What ever happened to the American Dream? Well, if you are like me, you will admit that your pursuit of the American Dream is like chasing after a mythical horse that disappeared out the barn door literally decades ago. For example, even though I did everything right — staying out of trouble, staying out of debt, avoiding all chemical and behavioral addictions, postponing pleasure by working hard and sacrificing so I could earn a top-notch education doing something I love and am good at — I felt that I am unique because my entire life has been nothing but an agonizing and neverending mistake. But when I read Peter Gosselin’s new book, High Wire: The Precarious Financial Lives of American Families (NYC: Basic Books; 2008), I learned that I am not an isolated example of the devastating downward plunge that many Americans’ lives follow. In fact, the only thing that makes me different from the vast majority of Americans is that I lack both a family and community connections, so therefore, my financial challenges and woes are much more severe and protracted than even those described in this book. But contrary to what I’ve been led to believe, I am not alone in facing an overwhelming cavalcade of financial dilemmas and disasters, nor am I alone in my inability to fully recover from them.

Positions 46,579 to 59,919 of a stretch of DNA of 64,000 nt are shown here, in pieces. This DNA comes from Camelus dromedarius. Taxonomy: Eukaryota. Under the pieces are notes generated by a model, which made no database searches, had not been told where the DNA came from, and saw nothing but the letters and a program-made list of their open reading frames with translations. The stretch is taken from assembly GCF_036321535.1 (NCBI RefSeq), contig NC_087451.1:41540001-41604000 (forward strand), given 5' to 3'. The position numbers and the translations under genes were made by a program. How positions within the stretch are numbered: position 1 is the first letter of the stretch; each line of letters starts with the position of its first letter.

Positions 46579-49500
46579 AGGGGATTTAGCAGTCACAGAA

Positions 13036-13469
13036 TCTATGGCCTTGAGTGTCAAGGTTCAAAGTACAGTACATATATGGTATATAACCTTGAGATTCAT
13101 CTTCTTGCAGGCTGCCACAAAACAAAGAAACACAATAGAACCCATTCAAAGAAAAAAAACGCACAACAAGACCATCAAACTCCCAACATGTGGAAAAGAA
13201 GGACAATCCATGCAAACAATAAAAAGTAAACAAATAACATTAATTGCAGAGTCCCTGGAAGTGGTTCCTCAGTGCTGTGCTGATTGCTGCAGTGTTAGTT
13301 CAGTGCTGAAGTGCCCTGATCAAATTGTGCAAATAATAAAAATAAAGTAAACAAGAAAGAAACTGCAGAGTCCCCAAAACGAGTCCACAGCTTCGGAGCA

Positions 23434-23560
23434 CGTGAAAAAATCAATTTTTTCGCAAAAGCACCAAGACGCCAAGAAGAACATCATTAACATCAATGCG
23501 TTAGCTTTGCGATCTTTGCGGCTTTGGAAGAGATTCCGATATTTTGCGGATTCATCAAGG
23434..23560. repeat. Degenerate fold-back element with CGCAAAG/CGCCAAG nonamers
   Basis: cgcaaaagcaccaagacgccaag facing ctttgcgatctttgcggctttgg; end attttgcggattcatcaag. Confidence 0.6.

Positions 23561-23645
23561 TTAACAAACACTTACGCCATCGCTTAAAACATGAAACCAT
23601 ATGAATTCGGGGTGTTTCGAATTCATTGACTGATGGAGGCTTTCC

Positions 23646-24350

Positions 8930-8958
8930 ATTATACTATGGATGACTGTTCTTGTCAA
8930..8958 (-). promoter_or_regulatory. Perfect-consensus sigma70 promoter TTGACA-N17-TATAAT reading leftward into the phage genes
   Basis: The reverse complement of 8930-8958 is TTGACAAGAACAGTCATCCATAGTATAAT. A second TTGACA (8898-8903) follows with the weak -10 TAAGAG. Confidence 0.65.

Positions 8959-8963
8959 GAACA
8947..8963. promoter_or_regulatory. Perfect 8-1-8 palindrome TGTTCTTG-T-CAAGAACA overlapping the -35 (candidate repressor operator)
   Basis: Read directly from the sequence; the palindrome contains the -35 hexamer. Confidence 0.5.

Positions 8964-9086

This gripping page-turner is the perfect combination of scholarship and story-telling, of meticulous statistical analyses and chilling anecdotes, as the author describes the lives of American families and the increasingly damaging economic challenges they face as a result of specific policies that were intended to restart the stalled economy of the 1970s. While Gosselin finds that fewer households will actually fall into financial ruin, he discovers that unemployment, medical problems, divorce, foreclosure or other financial strains damage financial stability, so life is much more volatile now, making it much more difficult for American families to bounce back because old social safety nets have been weakened or removed altogether. The cruel reality is that families and individuals are being forced to assume ever greater amounts of financial risk for normal life events that are far beyond their ability to cope with and further, these financial risks are just as damaging for upper-middle class families as for those who are less well-off.
Each chapter provides an in-depth examination of a different facet of the economy: a stasistical analysis of the fiscal volatility of American families from different economic and educational classes throughout the decades; the traditional link between benefits and employment; the increasingly damaging effects of unemployment and underemployment; the housing crisis; poverty, education; health and health insurance; and retirement. After the author has explained his findings, he then examines the rebuilding of New Orleans as a real-life case study for how government leadership and intervention (and the lack thereof) has dramatically affected the recovery of a large city from a major disaster.